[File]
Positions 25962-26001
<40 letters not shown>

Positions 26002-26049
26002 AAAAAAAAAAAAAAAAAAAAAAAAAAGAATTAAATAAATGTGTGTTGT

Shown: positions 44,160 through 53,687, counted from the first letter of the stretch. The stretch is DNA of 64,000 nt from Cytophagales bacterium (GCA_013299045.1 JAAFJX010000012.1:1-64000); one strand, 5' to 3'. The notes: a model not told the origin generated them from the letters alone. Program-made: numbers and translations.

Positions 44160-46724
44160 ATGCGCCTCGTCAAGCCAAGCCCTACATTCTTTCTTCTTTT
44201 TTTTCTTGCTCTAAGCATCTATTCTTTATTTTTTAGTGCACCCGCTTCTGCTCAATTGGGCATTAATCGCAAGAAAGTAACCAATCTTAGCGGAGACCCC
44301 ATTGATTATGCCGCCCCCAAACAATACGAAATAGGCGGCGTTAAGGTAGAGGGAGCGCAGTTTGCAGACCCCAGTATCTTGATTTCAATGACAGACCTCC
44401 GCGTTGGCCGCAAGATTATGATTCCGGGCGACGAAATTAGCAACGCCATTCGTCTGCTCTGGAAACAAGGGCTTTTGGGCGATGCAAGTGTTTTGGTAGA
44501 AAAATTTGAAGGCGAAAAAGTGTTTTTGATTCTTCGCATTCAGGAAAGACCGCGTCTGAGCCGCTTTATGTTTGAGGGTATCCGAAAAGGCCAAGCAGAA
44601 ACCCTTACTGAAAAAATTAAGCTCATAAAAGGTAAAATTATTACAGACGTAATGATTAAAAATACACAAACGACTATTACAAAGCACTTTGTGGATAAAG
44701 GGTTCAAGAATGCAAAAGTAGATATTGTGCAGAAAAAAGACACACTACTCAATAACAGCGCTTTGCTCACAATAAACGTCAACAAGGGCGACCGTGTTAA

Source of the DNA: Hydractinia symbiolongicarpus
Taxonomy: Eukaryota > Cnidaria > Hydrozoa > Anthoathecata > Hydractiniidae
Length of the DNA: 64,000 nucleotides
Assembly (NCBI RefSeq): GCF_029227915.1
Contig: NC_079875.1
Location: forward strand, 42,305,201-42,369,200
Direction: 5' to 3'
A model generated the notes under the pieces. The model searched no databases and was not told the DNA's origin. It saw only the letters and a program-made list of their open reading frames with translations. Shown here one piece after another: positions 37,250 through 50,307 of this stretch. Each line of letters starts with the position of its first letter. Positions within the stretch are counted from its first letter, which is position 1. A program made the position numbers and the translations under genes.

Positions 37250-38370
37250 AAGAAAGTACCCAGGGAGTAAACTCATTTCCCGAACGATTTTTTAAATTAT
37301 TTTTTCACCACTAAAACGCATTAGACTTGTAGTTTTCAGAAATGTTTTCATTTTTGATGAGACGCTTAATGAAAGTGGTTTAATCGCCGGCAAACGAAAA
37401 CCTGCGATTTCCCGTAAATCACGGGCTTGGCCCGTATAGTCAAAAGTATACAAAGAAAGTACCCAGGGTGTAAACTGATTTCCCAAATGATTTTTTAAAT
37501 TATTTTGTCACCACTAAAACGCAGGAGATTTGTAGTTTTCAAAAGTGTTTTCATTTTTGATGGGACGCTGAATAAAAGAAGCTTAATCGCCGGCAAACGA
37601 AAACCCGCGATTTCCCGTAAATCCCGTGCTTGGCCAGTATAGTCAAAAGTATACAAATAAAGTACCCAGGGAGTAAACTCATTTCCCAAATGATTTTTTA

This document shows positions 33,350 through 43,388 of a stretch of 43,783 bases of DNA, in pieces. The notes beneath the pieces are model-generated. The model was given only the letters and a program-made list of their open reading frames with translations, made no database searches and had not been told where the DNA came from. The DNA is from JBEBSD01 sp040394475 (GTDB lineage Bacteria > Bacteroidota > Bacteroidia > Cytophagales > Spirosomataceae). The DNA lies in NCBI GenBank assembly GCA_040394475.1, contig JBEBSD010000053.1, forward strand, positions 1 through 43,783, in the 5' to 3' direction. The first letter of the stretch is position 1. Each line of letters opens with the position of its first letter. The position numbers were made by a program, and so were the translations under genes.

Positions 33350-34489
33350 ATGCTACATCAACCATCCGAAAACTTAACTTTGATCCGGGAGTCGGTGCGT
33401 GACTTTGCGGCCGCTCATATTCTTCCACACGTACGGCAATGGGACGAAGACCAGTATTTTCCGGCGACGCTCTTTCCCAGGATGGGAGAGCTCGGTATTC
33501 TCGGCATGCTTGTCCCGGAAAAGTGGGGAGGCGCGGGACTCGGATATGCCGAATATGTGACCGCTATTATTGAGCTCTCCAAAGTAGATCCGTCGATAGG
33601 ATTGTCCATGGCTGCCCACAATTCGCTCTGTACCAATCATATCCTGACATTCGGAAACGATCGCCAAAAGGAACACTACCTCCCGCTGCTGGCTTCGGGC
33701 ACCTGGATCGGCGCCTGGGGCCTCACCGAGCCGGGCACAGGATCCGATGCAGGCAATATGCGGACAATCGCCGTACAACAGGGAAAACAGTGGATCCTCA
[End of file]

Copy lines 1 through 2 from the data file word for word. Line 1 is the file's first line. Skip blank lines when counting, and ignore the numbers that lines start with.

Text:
Positions 25962-26001
<40 letters not shown>